HC Deb 10 July 1919 vol 117 cc2139-42

Order for Second Reading read.


I beg to move That the Bill be now read a second time." This is a Bill to extend the provisions of Section 1 of the Solicitors (Articled Clerks) Act of 1918, which allows an articled clerk to count towards the period of his service in articles any time he served with the forces or on an approved public service connected with the War, or as a prisoner or an interned person in an enemy or neutral country. The Act imposes no limit on the amount of time which may be reckoned. The normal period for articles is five years, but that is reduced to four years in the case of men who have matriculated at a university, and to three years in cases of men who have taken a university degree. That Bill does not give any advantage to a person who, by reason of his service in the War, has come to be an articled clerk at a later date to the date he would otherwise have become a clerk. It is felt that that is an unfair position, and that something ought to be done for those men whoso entrance into the profession has been delayed by their military service. This Bill has been framed to extend the Act of 1918. It does not take away or diminish the advantages of that Act, but it does provide that persons articled at any time before the expiration of one year after the termination of the War may count his service subject to the limitations that any such person cannot reckon more of his military service than will leave him with two years to serve, and I think that proposal will do justice all round.


The War has made conditions which make it impossible for us to refuse to pass legislation of this kind. The only thing I have to say about it is that it is not satisfactory legislation in theory, but the conditions of the War have made it absolutely necessary that these young men shall not be prejudiced by having willingly served their country in some cases under great domestic difficulties. Many of them have had to wait in the ranks until the Military Service Acts allowed them to go. This Bill brings into line those who have not been able to begin their article, and they should be treated in the same way. I think two years is a fair margin in the case of men who are only liable to serve three, and that will leave them with only one year. Of course that is only in cases where they are qualified men. This is one of the circumstances of the War, and we are doing justice to a very considerable class who ought to have this justice done to them.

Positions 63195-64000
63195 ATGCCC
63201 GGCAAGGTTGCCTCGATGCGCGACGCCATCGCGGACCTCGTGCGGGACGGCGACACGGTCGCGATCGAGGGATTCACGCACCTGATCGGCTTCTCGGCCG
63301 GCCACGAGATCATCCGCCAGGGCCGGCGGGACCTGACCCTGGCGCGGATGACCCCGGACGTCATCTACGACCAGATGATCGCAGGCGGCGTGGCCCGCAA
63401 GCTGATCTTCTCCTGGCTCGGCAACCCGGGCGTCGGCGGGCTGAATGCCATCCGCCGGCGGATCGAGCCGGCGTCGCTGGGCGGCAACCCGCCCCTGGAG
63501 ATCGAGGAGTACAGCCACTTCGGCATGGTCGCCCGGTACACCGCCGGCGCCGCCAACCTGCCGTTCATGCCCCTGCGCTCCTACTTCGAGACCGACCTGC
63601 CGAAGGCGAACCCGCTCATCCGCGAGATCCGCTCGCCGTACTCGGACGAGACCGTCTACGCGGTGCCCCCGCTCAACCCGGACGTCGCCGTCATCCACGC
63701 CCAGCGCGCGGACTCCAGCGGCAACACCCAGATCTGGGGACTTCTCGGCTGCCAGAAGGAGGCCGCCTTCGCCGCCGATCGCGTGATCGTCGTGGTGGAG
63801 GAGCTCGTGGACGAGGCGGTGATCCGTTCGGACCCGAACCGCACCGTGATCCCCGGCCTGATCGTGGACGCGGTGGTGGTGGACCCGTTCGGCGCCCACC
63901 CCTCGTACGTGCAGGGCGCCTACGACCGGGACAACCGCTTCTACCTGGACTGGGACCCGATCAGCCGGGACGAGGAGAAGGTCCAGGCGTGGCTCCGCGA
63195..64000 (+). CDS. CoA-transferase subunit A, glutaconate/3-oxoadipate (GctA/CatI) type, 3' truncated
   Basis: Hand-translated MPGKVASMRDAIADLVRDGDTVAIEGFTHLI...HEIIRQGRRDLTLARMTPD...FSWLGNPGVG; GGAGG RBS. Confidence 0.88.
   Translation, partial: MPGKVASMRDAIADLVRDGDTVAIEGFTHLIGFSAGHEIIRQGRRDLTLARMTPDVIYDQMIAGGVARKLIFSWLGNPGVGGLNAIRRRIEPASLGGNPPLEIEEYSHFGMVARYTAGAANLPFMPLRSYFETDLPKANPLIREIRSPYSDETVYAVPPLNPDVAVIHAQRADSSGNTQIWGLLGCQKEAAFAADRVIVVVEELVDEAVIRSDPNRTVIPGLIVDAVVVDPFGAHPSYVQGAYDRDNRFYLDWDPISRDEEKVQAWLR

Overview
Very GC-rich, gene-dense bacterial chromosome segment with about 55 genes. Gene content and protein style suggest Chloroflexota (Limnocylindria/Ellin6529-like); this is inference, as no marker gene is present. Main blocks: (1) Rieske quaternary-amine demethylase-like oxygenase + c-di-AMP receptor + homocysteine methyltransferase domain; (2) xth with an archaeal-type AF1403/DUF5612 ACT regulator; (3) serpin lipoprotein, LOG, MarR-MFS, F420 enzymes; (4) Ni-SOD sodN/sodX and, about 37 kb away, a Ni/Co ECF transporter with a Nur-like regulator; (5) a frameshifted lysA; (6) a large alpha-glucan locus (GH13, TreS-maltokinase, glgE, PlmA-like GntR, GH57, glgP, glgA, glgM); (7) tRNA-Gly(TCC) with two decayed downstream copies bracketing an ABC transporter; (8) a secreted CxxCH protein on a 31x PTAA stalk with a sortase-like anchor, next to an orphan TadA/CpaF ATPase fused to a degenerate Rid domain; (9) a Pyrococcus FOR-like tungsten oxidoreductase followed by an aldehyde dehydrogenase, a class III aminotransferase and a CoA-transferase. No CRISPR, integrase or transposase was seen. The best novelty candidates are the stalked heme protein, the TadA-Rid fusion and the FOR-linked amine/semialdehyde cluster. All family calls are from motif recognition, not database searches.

I entirely agree that no one will regard this as a proper or right course to take. and in ordinary conditions no one would suggest it. What is being proposed is entirely due to war conditions, and the object is to do justice to those young men who have been prejudiced by the War. I am very grateful to the Government for having brought this measure forward.


I would like to ask the Attorney-General whether some attempt could not be made to rectify the same grievance which applies to apprenticeship in general trades and the handicrafts? When we take into consideration the fact that many parents have made great sacrifices to give their boys a very good training in some handicraft or trade, and they have suffered during the War just in the same circumstances as the Attorney-General has very properly described, I think justice should be done to them as well, and to all classes of the community. I was wondering whether something could not be done to put that matter right, and to reassure parents that their sons who have served so gallantly in the War should be provided for by Statute in sonic way or other to make them more satisfied than they are, because they are labouring under the deep feeling of dissatisfaction because of the fact that they are now handicapped so seriously in consequence of this circumstance. I wish the Attorney-General could give us some kind of assurance on this point.


My hon. Friend is well aware that, although the topic which he has referred to now is suggested by this Bill, the cases he has mentioned do not arise upon it. I quite see the grievance he has mentioned, and which this Bill seeks to remedy in relation to articled clerks. I quite agree that the subject which lie mentions is worthy of consideration, and I shall be happy to consider it. If my hon. Friend will furnish me with any information he has upon the matter, showing especially the nature and extent of the difficulties to which ho refers, I can promise that I shall give it my best and earnest consideration.

Bill accordingly read a second time.

Resolved, That this House will immediately resolve itself into the Committee on the Bill."—[Sir G. Hewart.]

Bill accordingly considered in Committee.

[Mr. WHITLEY in the Chair.]

  1. CLAUSE 1.—(Extension of Section 1 of 8 and 9 Geo. 5 c. 16.) 490 words